Pantry Essentials for new mums
If you’re attempting to lose any baby weight, do not start by cutting back on your carbohydrate consumption. It’s better to incorporate healthy, low-GI whole-grain carbs like brown rice in your diet to keep your energy levels up. Foods like brown rice provide your body with the calories it needs to produce the best quality milk for your baby and also rate well on the glycaemic index.
Ways to eat:
Serve up brown rice as a side with a hearty curry, stir fry or stew.
Lentils & Kidney Beans
Legumes, also known as pulses, are important non-meat sources of protein. In particular, Lentils and kidney beans are two of the most versatile from the family and are a great breastfeeding food, especially for vegetarians. Not only are they rich in iron, they’re a budget-friendly source of high quality, non-animal protein.
Ways to eat:
Hearty and warming curries filled with Lentils are a delicious slow food option when breastfeeding. We also love to make Kidney bean packed chilli as a freezer meal or smash up some kidney beans with olive oil and parsley to spread on crusty bread for lunch.
Other items you should add to your grocery list
Fruit & Vegetables:
Australian guidelines suggesting breastfeeding women eat up to seven serves a day of vegetables or legumes.
Breastfeeding mothers require more vitamin C than pregnant women, so easy to snack on fruit, like strawberries are an excellent breastfeeding friendly food.
Baby Spinach & Broccoli:
The list of benefits you get from eating leafy green vegetables like spinach and broccoli, goes on and on.
Vitamin A – tick.
Calcium – tick.
Iron – tick.
Antioxidants – tick.
Low calorie – tick.
From toast toppings to desserts and smoothies, the versatile avocado is an easy winner for mums of all ages. To start, avocados are an excellent source of monounsaturated fat and vitamin E. They also contain more soluble fibre than many other fruits and contain a number of useful minerals such as iron, copper and potassium and are a good source of folate.
Salmon in particular gets an extra gold star for new mums and one of the best foods to help milk supply. Like other fatty fish, Salmon is loaded with a type of fat called DHA. DHA is crucial to the development of your baby’s nervous system as well as vital in repairing your own nervous system and brain. The DHA in salmon may also help your mood and lower your risk of depression. It’s also a key diet recommendation from Dr. Oscar Serrallach who coined the theory of Postnatal Depletion.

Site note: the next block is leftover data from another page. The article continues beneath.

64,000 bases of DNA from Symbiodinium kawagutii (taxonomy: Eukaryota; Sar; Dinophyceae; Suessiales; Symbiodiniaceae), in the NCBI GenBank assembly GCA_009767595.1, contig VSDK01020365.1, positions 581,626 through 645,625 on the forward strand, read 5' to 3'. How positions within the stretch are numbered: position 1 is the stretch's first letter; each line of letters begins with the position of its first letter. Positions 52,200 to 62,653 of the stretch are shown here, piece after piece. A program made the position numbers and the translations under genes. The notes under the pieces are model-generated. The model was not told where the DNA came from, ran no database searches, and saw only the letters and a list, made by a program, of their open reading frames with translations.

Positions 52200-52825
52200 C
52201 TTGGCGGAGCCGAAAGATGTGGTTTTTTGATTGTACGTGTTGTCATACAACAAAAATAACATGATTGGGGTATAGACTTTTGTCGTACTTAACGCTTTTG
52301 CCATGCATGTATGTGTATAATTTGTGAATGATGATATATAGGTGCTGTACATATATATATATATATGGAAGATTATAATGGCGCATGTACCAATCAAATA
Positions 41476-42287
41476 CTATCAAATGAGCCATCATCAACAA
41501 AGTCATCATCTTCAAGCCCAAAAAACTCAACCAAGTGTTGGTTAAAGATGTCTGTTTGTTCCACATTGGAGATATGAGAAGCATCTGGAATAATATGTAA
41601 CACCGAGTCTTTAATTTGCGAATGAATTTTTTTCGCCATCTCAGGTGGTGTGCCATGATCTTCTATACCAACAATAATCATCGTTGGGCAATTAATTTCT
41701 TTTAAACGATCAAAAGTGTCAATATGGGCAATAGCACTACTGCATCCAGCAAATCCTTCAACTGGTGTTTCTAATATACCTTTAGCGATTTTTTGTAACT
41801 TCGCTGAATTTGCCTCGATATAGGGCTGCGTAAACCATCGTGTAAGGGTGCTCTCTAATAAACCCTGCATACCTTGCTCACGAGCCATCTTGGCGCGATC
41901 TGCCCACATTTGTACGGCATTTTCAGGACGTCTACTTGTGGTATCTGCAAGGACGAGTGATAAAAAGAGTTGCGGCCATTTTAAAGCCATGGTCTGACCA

Australian dietary guidelines recommend women aged between 19 and 60 eat at least one serve of 80-120g cooked fish fillet, but nutrition guidelines say breastfeeding women should eat two to three serves per week of fish as part of a healthy diet.
When you’re looking for foods to boost your energy, seek out iron-rich foods like lean beef. A deficiency of iron can drain your energy levels, making it hard for you to keep up with the demands of a newborn baby. While breastfeeding, you need to eat extra protein and vitamin B-12 and lean mince – which you can pre-make into Bolognese, chilli, meatballs or even burger patties – is an excellent source for both of these nutrients.
Egg yolk is one of the few natural sources of vitamin D – an essential nutrient to keep your bones strong and help your baby’s bones grow. Beyond that, eggs are a versatile way to meet your daily protein needs. Try scrambling up a couple of eggs for breakfast or adding a hard-boiled egg to your lunchtime salad.
Foods you should limit
While the lure of a drive through while the baby is sleeping in the back seat may seem simple and easy for a quick energy hit, it’s actually the opposite. It is recommended that the following foods should be limited as much as possible.
- Foods high in saturated fat such as sweet biscuits, cakes, hamburgers and pizza
- High fat spreads such as butter be replaced with avocado or hummus
- Drinks with a high sugar content such as cordials, energy drinks and sports drinks.